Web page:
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Patrick McKeough is one of Canada’s top safe-money advisors. The Wall Street Journal, Forbes and The Hulbert Financial Digest have all recognized his ability to find stocks with hidden value. He is editor and publisher of The Successful Investor, Stock Pickers Digest, Wall Street Stock Forecaster and Canadian Wealth Advisor; inventor of the Quick Profit/Value System and the ValuVesting System™. A best-selling Canadian author, he wrote Riding the Bull, the book that predicted the 1990s stock-market boom.

This easy investing strategy can boost your profits — and cut your risk

January 7, 2011 -  Be the first to comment
Posted by: Pat McKeough Filed in: Stock Investing
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When you practice a “dollar-cost averaging” investing strategy, you invest equal amounts of money (say $300 a month) over a specific period. It’s a little like systematic saving, except you put your money into stocks instead of a bank account.

(Dollar-cost averaging is one of many low-risk strategies you’ll learn about in our new free report, Stock Market Investing Strategy: Pat McKeough’s Conservative Investing Guide for Making Money & Cutting Risk. Click here to download yours right away.)

Investing strategy: How dollar-cost averaging can help you profit from long-term market trends

Long-term studies show that the stock market as a whole has generally produced total pre-tax annual returns of 8% to 10%, or around 6% after inflation. Over periods of a few years or less, the return is far more variable and always uncertain.

The surest investing strategy for getting around this uncertainty is to start practicing dollar-cost averaging as early as possible, and invest regularly over the course of your working years. Then you can sell gradually in retirement.

In fact, if you invest a fixed sum at regular intervals throughout your working years, perhaps raising that sum from time to time as your income rises, you can largely forget about market trends. That’s because you’ll automatically buy more shares when prices are low and fewer when they’re high, and you’ll benefit from the long-term rising trend in the market.

Don't miss your chance to download Pat McKeough's free report, "Stock Market Investing Strategy: Pat McKeough's Conservative Investing Guide for Making Money & Cutting Risk." In this report, Pat gives you simple, plain-English advice that can help you cut your portfolio's volatility — even in unpredictable markets like today's. Click here to download your copy and get started right away.

Dollar-cost averaging by the numbers

Here’s an example of dollar-cost averaging in action: Let’s go back 10 years, to January 2, 2001. Say you receive $1,500 a year as a holiday bonus from your employer. Every year, as part of your dollar-cost averaging investing strategy, you use these funds to buy shares of Canadian Tire Corp. (symbol CTC.A on Toronto), one of the stocks we analyze in our Successful Investor newsletter.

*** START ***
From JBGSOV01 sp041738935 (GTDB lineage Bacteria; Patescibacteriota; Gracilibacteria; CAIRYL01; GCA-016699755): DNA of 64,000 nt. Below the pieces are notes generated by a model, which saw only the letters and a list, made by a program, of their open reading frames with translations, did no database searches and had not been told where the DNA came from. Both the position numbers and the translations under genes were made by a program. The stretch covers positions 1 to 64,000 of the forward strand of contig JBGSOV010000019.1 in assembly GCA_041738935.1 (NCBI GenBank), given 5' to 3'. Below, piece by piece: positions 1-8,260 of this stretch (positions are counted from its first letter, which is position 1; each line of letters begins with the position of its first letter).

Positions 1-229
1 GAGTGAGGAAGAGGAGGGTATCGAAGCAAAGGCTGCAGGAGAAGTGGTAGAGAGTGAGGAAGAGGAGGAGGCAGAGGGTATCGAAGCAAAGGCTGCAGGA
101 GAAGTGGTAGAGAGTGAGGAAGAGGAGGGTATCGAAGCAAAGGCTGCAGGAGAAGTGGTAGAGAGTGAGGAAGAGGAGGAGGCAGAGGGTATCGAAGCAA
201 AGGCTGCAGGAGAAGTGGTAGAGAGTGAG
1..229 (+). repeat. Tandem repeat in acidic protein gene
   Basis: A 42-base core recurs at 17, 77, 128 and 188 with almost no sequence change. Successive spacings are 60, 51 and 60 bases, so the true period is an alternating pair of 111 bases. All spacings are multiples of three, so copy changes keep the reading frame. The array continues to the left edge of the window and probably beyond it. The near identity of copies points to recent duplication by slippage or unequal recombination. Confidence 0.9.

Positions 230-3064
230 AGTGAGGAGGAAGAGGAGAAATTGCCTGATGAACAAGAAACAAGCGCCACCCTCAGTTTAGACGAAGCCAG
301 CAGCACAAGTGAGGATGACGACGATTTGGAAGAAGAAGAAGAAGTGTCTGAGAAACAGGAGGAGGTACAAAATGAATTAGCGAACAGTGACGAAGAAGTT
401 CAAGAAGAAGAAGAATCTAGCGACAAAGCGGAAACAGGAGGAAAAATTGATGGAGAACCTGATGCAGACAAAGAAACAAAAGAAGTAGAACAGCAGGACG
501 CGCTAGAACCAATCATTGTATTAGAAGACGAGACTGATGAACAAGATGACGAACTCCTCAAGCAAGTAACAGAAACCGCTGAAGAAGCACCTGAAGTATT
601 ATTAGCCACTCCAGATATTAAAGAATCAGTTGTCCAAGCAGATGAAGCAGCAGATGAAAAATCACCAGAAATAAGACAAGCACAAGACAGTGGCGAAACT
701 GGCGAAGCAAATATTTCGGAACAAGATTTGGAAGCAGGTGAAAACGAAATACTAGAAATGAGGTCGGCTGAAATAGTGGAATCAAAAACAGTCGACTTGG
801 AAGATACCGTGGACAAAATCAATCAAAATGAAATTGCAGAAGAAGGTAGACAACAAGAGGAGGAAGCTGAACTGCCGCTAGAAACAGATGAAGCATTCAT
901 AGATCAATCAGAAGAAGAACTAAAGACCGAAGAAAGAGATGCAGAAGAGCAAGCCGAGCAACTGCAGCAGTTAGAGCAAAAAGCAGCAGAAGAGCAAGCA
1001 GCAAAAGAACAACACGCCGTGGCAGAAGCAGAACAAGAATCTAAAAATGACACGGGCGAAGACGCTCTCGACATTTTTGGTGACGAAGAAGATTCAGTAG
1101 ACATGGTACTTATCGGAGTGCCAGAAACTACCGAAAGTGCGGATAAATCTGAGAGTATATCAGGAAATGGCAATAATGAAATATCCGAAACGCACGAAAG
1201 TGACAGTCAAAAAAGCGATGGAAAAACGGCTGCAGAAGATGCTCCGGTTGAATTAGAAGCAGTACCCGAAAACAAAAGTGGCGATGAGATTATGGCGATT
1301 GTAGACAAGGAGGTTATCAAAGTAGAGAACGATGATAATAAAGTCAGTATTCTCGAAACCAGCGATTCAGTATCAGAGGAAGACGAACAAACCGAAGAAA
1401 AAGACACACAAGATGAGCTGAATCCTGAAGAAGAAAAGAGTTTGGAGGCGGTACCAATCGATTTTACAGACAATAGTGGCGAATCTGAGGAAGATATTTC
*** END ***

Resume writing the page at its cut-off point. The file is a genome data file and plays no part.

On January 2, 2001, Canadian Tire shares closed at $19.10.

Over the following years, Canadian Tire shares rose to over $85 (in 2007), fell below $40 (in the market downturn of 2009), and rebounded to $68.77, where they closed on Tuesday, January 4, 2011, when you would have made your latest purchase.

However, thanks to your dollar-cost averaging investing strategy, you would’ve bought more Canadian Tire shares when they were low and fewer when they were high. So, if you bought Canadian Tire shares on the first trading day of every year from January 2001 through January 2011, your average cost would have only been $55.83 a share.

That means you would be ahead of today’s price of $67.39 by $11.56 a share, or 20.7%.

It’s worth noting that this gain doesn’t include Canadian Tire’s dividend payments, which have risen significantly over the past 10 years. In January 2001, the company paid an annual rate of $0.40 a share. By late 2010, that payout had risen to an annual rate of $1.10, for a 1.7% yield.

Know the difference between dollar-cost averaging and “averaging in”

Dollar-cost averaging works best when applied over long periods, ideally throughout your working years. It is much less effective, and can actually cut your returns, when you apply it over shorter periods. This type of gradual buying is sometimes referred to as “averaging in.”

For instance, say you have $50,000 to invest. You could average in by investing your $50,000 in the stock market by, say, purchasing $12,500 of shares every six months over two years.

Averaging in can be psychologically comforting. However, it will only improve your long-term results if you happen to begin when the market is headed down. Since the market goes up around two thirds of the time, on average, this investing strategy is likely to cost you money.

If it lets you sleep easily, averaging in may still be worthwhile. But our view is that if you expect to be able to hold on to your stocks for, say, five years, then the sooner you buy, the better.

As a member of TSI Network, you may have already seen Stock Market Investing Strategy: Pat McKeough’s Conservative Investing Guide for Making Money & Cutting Risk. If you haven’t yet read this new free report, click here to download your copy today.

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